On July 16, 2009, about 1315 eastern daylight time, a Cessna 120, N7227E, registered to a private individual, nosed over during a forced landing on a golf course near Moore-Murrell Airport (MOR), Morristown, Tennessee. Visual meteorological conditions prevailed at the time and no flight plan was filed for the 14 Code of Federal Regulations (CFR) Part 91 instructional flight from New Tazewell Municipal Airport (3A2), Tazewell, Tennessee. The airplane was substantially damaged and the certified flight instructor (CFI) sustained minor injuries, while the certificated airline transport pilot (ATP) was not injured. The flight originated from 3A2 about 1150. Use your browsers 'back' function to return to synopsisReturn to Query Page
The ATP/airplane owner stated that the purpose of the flight was for him to get a flight review because his last one was greater than 2 years ago. A total of 8 gallons of 100 low lead fuel were added equally, divided between the two fuel tanks before departure, bringing the total fuel load to 12.5 gallons. No discrepancies were noted during the preflight inspection or engine run-up. The flight departed with the fuel selector positioned to the left tank and the owner performed airwork, then proceeded to MOR, where the CFI asked him to perform a low pass over the runway. At the completion of the low pass, he applied power to climb, but the engine "popped" and experienced a loss of power. The owner told the CFI to take the controls because the CFI was more familiar with the area. The CFI reported that he took the controls and maneuvered the airplane to a golf course and landed on a fairway. During the landing roll, the airplane rolled onto an area of vegetation and nosed over, coming to rest inverted.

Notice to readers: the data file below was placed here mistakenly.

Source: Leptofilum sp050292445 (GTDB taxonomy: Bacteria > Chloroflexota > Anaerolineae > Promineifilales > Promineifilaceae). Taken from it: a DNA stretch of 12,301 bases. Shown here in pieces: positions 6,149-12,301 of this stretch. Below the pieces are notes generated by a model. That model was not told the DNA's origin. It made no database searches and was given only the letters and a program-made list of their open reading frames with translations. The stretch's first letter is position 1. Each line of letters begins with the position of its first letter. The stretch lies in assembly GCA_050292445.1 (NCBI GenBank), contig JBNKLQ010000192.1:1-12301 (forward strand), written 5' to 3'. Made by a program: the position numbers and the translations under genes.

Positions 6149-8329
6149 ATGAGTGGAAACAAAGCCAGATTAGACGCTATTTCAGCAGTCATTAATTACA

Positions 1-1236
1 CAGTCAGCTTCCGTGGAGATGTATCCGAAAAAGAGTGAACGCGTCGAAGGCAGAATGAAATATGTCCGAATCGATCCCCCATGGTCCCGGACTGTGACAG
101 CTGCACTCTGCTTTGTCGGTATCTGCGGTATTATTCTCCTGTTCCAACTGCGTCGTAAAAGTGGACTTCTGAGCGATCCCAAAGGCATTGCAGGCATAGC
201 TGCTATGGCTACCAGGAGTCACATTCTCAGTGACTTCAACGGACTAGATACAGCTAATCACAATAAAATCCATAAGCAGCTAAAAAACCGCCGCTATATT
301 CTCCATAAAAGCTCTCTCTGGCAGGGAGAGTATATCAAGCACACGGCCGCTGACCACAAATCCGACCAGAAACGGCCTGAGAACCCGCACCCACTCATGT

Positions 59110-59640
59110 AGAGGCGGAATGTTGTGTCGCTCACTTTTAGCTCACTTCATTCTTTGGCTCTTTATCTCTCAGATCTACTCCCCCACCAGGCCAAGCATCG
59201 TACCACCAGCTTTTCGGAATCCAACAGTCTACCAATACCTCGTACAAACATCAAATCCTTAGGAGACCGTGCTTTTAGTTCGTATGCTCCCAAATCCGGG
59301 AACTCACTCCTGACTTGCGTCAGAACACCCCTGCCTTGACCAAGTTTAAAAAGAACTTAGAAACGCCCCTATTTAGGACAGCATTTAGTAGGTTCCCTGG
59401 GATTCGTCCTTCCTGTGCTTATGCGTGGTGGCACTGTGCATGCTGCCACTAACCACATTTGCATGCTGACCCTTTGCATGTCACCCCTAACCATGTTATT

Examination of the airplane by a Federal Aviation Administration (FAA) inspector, before recovery, revealed evidence of fuel leakage from the right wing. During recovery, fuel leakage was noted from the left wing. The airplane was recovered for further examination.
Only a cursory external visual inspection of the engine was performed by an FAA. The examination revealed all engine controls remained attached at their respective attach point. Impact damage to the engine precluded an engine run due to impact damage to the carburetor.
The pilot provided a copy of FAA Special Airworthiness Information Bulletin (SAIB) CE-09-35, dated June 30, 2009. The subject of the bulletin pertains to carburetor ice prevention. Page 2 of the SAIB contains a chart indicating the temperature and dew point range where carburetor ice can exist. Based on the pilot reported temperature and dew point at the time of the accident (75 and 65 degrees Fahrenheit respectively), the conditions were favorable for serious carburetor icing at glide power.